Chesterton Tribune

 

 

Allergy sufferers already feeling spring's arrival

Back To Front Page

SHARI RUDAVSKY

The Indianapolis Star

INDIANAPOLIS (AP) - Troy Allen woke up one day late last week with a terrible sinus headache and knew from experience this was no cold.

For now, the 39-year-old Eminence man has a headache with sinus pressure, but he knows as the season progresses, his symptoms will change to itchy, watery eyes and a lot of nose-blowing. All this, despite a daily allergy pill he takes to ward off what he can.

“Normally it’s not this bad this early,” Allen told The Indianapolis Star. “Today I’ve been eating a cocktail of whatever I can find.”

Spring’s arrival has a dark side for those who suffer from allergies: The same blooming trees and green grasses that shout new life bring with them itchy eyes, coughing and sneezing.

And this year, some experts predict, will be worse than ever.

Indianapolis likely will not be immune. The city recently ranked 59th on the Asthma and Allergy Foundation of America’s 100 worst cities for allergies.

That might not sound bad but ponder that last year - which many with allergies considered a pretty dismal season - Indianapolis came in 79th.

Still, experts such as Dr. Maria Ermitano say that after the long winter they have not seen as many people coming through the office as at this point last year.

“It’s definitely not as bad as last year because we had a good long freeze,” said Ermitano of the Geist Center for Allergy, Asthma and Immunology. “I don’t think it’s going to be worse than last year. Last year was a very bad year for a lot of people, but I wouldn’t say it’s the worst year.”

This is about the time that allergy patients start to flock to their doctors, said Dr. Michael Nader, a primary care physician with Olio Road Family Care. Nader said he resists predicting what the next few weeks will bring.

“There’s really no way to accurately predict how bad the season’s going to be,” he said. “There’s all sorts of speculation, but usually until it really hits, there’s no way to know, just like with the flu.”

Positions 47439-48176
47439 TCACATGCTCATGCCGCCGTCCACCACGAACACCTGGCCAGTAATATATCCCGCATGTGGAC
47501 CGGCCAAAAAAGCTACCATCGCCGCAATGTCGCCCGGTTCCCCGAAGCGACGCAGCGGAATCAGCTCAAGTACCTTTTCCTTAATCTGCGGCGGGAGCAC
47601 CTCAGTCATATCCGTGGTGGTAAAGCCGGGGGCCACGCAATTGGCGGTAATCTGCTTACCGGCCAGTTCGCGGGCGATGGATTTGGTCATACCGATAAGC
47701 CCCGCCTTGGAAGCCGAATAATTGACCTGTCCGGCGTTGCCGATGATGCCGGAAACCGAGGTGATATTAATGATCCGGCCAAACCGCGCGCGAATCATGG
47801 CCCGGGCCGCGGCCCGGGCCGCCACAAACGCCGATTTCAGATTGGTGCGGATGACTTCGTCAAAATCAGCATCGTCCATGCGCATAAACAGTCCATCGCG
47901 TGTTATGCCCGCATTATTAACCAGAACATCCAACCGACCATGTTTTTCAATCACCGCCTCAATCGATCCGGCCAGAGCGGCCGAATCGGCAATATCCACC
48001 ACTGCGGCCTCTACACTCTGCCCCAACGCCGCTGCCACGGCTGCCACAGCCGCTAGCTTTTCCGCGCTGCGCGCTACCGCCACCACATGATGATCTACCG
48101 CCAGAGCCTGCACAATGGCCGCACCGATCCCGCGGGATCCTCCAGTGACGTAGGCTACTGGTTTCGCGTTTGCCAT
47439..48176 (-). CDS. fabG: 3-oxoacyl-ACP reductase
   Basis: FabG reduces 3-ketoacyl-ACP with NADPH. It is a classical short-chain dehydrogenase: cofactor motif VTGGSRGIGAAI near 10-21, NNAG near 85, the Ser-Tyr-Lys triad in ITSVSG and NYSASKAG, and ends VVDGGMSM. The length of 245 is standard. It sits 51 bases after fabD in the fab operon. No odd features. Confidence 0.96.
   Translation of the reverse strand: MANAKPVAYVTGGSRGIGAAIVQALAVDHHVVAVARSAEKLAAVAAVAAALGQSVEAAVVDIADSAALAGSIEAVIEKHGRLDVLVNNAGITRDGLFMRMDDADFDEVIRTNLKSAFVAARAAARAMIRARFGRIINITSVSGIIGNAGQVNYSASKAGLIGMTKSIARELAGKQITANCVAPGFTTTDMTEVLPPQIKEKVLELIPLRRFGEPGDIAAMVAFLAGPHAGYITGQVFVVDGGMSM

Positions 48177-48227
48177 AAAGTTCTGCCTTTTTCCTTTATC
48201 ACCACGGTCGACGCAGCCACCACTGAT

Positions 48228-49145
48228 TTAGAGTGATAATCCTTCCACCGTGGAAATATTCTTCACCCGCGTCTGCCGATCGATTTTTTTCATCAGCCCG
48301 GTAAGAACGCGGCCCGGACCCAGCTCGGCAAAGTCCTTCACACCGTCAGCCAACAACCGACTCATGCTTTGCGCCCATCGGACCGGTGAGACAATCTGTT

An unseasonably warm winter caused last year’s allergy season to start much earlier. That’s one of the factors that could contribute to how bad this year’s allergy season turns out to be, said Dr. Warren Filley, chairman of the committee overseeing the National Allergy Bureau for the American Academy of Allergy Asthma and Immunology.

Global warming also might play a role, Filley said. Warmer temperatures have led to an increase in carbon dioxide, which spurs plants to grow. Theoretically, that also would lead to higher pollen counts.

“Plants do respond in certain ways. When a plant is happy . . . next year it will reward you with lots of pollen,” said Filley, a practicing allergist in Oklahoma City, where the tree pollen counts have been higher this year than they’ve been in a number of years.

The Asthma and Allergy Foundation of America factors in the previous year’s pollen counts when putting together the top 100 list, looking at more than 300 cities across the country. The group also considers how much medicine people use and the number of allergists per person in the city, said Angel Waldron, a spokeswoman for the Foundation.

Jackson, Miss., was ranked as the worst U.S. city for people with allergies. Midwestern cities such as Louisville, Ky., St. Louis and Dayton, Ohio, ranked higher than Indianapolis.

Although Indianapolis remains in the bottom half of the list, people here should not feel complacent, Waldron said.

“Anywhere on our ranking is a challenge,” she said. “We don’t want people to feel if they’re toward the bottom, they’re one of the best.”

Allen can take comfort in the knowledge that he’s doing exactly what doctors say people with allergies should do: Medicate at the first sign the seasonal allergies have returned.

Once an allergic reaction starts, the body’s immune system revs up. The body first releases substances called histamine. Those soon result in the release of other cells that produce more symptoms, not unlike a fire spreading rapidly through a forest, Filley said.

Anyone who had allergies last year should be watching now to make sure they start taking their medicine as soon as necessary, Ermitano said.

“The worst thing that people can do who have allergies is to wait until the allergies are bad,” she said.

No matter how miserable it seems, however, allergy sufferers should keep in mind that this too shall pass. And for those who are not suffering, their day may come.

Each year, Allen and his neighbor, who also has spring allergies, remark on how they can be miserable on completely different days.

That difference from person to person, Filley said, also might explain why some experts made such dire predictions for this year while others did not.

“It’s always the worst year if it’s bothering you,” he said. “Every year is a bad year if you’re being hammered.”

 

Posted 4/8/2013